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Publications (2)4.99 Total impact

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    ABSTRACT: The etiology of multisomatoform disorder (MSD) is largely unknown, but genetic disposition may be one of several risk factors. As pain is a major component of MSD, and polymorphisms in the catechol-O-methyltransferase (COMT) gene are associated with COMT enzymatic activity and pain sensitivity, we assumed that COMT polymorphisms could be associated with MSD. One hundred and forty-nine patients with MSD and 149 age- and sex-matched healthy controls participated in this study. The inclusion criteria for MSD were in accordance with the structured clinical interview of the diagnostic and statistical manual of mental disorders IV. DNA from MSD patients and controls was genotyped for six single-nucleotide polymorphisms (SNPs) within the COMT locus by polymerase chain reaction and restriction enzyme analysis. The distribution of COMT SNP alleles, genotypes, and haplotypes was compared between patients and controls. None of the investigated SNPs, including the functionally relevant common SNP in codon 158 (Val158Met), showed a statistically significant allelic, genotypic, or haplotypic association with MSD. We conclude that COMT polymorphisms on their own do not seem to play a relevant role as major genetic risk factors for MSD.
    Genetic Testing and Molecular Biomarkers 04/2010; 14(3):293-7. · 1.44 Impact Factor
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    ABSTRACT: Telomere shortening and chromosomal instability are believed to play an important role in the development of myeloid neoplasia. So far, published data are only available on the average telomere length in myelodysplastic syndromes (MDS) and acute myeloid leukemia (AML), but not on the telomere length of individual chromosomes. We used a new technique, telomere/centromere-fluorescence in situ hybridization (T/C-FISH), which combines fluorescence R-banding and FISH using a probe against the telomere repeats to measure the telomere length of each chromosome arm in 78 patients with MDS. In line with the previous results, patients with MDS showed significantly shorter telomeres than those of healthy controls. Telomere lengths did not differ significantly between distinct morphological subtypes of MDS. However, there was a significant difference in telomere length between patients with an isolated monosomy 7 and patients with a normal karyotype (P < 0.05). Notably, patients with an isolated monosomy 7 showed significantly longer telomeres than patients with a normal karyotype in many chromosome arms, among them 7p and 7q. Neo-telomeres were found in two patients with a complex karyotype, in one case at the fusion site of a dic(14;20). Normal and aberrant metaphases of the same patient did not differ in telomere length, thus indicating to telomere shortening as a basic mechanism affecting all hematopoietic cells in patients with MDS. In some MDS subtypes, like MDS with isolated monosomy 7, telomeres may be stabilized and even increase in length because of the activation of telomerase or alternative mechanisms.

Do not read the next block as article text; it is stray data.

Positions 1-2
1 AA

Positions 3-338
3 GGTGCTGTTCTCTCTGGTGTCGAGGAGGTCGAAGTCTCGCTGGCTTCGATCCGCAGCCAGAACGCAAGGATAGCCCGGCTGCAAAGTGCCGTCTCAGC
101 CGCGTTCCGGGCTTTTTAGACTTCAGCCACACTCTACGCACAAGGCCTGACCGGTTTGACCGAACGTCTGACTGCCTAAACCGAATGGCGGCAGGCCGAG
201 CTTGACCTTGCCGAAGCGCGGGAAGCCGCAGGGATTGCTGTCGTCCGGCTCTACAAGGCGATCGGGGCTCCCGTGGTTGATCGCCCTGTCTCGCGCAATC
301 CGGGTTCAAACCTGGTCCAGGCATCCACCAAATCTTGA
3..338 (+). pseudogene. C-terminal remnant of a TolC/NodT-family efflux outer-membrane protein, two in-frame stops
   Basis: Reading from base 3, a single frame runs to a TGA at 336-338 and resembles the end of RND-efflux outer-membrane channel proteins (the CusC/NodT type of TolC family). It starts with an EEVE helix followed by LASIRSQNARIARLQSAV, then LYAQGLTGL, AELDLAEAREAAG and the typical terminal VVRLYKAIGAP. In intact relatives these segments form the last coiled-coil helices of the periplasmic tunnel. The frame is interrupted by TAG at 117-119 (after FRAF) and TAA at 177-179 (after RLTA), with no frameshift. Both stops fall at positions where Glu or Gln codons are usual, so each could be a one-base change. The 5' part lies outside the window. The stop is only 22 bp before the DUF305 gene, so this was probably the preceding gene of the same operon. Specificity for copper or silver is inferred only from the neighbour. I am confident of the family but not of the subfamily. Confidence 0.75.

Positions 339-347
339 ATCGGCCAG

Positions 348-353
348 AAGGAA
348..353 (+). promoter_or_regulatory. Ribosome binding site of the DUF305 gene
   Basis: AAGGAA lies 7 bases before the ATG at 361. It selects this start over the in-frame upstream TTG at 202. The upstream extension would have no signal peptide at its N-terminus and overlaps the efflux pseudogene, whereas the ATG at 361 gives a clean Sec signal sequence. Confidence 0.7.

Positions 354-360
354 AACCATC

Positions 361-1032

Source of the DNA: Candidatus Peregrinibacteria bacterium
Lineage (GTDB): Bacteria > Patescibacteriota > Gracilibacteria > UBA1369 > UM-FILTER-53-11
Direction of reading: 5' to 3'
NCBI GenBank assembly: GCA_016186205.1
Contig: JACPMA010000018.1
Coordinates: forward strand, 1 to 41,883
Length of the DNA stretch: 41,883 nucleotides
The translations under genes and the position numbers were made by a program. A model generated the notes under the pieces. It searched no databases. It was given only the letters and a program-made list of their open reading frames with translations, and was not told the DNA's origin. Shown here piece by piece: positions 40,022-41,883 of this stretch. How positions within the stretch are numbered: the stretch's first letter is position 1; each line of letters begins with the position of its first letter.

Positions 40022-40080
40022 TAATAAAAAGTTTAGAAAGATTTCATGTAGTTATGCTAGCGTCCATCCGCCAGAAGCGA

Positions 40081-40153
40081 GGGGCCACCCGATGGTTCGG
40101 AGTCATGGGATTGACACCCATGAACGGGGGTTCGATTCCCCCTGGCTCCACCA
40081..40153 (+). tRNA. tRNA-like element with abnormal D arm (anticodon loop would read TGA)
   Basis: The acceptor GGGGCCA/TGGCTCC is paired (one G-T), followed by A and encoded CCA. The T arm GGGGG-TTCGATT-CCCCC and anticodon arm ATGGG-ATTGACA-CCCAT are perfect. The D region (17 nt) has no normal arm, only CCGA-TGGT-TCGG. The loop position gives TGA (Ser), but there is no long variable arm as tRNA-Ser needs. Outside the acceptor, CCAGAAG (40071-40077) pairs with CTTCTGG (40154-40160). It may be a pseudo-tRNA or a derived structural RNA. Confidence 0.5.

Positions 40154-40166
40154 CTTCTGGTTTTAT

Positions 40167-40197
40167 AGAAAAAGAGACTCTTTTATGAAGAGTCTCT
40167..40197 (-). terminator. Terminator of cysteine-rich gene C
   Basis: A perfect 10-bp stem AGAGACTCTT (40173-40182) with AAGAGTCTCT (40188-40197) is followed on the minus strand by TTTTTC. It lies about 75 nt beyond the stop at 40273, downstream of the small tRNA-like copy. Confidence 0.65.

Genes Chromosomes and Cancer 12/2009; 49(3):260-9. · 3.55 Impact Factor